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Symptoms of vascular dementia vary depending on what part of the brain is affected and the cause of the vascular dementia. A common early symptom of vascular dementia is a decline in the ability to organize thoughts or actions. Often the most noticeable symptom of vascular dementia is memory problems. Other symptoms include the following:
- confusion and agitation
- difficulty solving problems
- unsteady walking
- difficulty "finding" words
- urinary frequency, urgency, or incontinence
- mood problems or changes in personality
Symptoms Related to Stroke or Mini-stroke
People with vascular dementia may also have other (physical) signs of a stroke or ministrokes. There may be a localized area of the body, such as a hand or the facial muscles, that is weakened or the person may have a numb area somewhere on the body.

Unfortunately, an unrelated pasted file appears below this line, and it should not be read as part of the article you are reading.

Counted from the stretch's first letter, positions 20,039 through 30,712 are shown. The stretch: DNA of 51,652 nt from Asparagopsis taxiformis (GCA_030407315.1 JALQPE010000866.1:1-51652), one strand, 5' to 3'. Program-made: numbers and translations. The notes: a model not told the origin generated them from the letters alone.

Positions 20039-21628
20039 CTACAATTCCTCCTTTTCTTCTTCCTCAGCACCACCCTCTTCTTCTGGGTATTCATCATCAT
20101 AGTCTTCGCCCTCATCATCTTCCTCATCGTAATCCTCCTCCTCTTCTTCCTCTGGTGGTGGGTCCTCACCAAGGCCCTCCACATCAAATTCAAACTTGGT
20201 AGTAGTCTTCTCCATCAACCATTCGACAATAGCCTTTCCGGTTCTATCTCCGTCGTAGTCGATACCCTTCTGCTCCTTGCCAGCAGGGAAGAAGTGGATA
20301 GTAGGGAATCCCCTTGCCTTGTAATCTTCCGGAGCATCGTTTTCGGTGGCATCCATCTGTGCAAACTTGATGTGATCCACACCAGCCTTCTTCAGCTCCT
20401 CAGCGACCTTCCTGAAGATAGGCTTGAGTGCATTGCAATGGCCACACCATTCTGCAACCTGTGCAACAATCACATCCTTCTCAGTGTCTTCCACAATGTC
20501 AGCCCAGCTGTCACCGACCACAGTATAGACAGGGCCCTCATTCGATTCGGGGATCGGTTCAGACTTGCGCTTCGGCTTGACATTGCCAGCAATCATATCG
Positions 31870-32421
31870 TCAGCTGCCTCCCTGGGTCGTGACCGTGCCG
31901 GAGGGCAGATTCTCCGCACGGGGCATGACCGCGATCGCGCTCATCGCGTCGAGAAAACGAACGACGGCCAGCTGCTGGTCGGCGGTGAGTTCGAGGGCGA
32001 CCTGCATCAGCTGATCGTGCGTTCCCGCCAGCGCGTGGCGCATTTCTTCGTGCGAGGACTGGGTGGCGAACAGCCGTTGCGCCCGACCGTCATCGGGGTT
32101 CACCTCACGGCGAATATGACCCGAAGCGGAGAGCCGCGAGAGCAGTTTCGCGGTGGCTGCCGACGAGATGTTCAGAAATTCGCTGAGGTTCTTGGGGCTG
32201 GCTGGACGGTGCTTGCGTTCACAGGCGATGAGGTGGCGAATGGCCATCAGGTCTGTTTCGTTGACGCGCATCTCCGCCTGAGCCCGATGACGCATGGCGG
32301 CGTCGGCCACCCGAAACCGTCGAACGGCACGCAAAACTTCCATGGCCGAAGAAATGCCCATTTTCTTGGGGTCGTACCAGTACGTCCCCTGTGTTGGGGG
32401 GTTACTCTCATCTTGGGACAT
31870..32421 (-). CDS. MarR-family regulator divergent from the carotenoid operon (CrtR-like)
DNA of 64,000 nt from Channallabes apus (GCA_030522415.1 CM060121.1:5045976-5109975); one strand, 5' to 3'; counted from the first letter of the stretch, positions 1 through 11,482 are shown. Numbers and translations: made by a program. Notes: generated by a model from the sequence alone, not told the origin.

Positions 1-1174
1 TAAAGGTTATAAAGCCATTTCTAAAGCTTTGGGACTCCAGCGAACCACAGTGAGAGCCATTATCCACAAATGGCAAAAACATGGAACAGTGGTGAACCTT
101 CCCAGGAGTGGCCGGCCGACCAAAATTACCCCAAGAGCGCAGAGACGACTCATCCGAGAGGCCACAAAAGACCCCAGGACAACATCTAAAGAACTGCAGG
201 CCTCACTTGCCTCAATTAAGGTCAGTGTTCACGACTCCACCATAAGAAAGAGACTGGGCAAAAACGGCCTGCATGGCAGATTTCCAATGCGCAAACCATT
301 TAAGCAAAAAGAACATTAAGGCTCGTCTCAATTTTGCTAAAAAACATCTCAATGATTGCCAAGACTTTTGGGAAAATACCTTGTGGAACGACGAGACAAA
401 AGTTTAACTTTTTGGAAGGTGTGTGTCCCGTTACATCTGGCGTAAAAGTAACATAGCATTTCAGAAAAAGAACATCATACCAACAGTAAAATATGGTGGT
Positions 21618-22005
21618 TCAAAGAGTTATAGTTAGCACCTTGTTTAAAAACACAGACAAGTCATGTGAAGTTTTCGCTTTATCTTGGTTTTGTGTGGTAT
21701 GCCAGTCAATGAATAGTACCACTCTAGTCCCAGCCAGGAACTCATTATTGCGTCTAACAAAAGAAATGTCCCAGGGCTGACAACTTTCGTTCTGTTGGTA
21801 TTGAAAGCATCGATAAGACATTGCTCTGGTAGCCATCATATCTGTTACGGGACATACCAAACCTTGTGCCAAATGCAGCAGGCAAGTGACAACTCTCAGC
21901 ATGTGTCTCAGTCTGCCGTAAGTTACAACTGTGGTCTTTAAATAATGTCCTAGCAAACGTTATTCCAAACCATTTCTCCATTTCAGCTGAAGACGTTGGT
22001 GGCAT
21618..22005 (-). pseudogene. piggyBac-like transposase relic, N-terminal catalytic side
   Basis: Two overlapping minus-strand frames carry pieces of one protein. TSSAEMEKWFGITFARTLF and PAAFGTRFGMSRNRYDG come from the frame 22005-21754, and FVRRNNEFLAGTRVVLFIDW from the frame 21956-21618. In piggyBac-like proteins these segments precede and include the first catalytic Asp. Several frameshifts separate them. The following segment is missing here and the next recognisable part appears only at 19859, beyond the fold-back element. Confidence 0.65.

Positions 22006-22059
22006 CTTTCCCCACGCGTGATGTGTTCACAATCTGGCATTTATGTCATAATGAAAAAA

Onset and Course of Symptoms
Symptoms of vascular dementia may have a sudden onset if they are related to a stroke or mini-stroke. People with this type of vascular dementia, sometimes called multi-infarct dementia, have a so-called "stepwise" progression of their symptoms, meaning that their symptoms stay the same for awhile and then suddenly get worse as the individual has additional strokes or mini-strokes.
People with other forms of vascular dementia will have a gradual increase in symptoms and the disease will slowly get worse over time. This is similar to the progression of Alzheimer's disease.
- Facts About Dementia: Overview
- Finding Dementia Care
- Getting Financial Help for Dementia Care
- Alzheimer's Disease: Introduction
- Vascular Dementia: Introduction
- Lewy Body Dementia: Introduction
- Frontotemporal Dementia: Introduction
- Other Types of Dementia
- Diagnosing Dementia
- Treating Dementia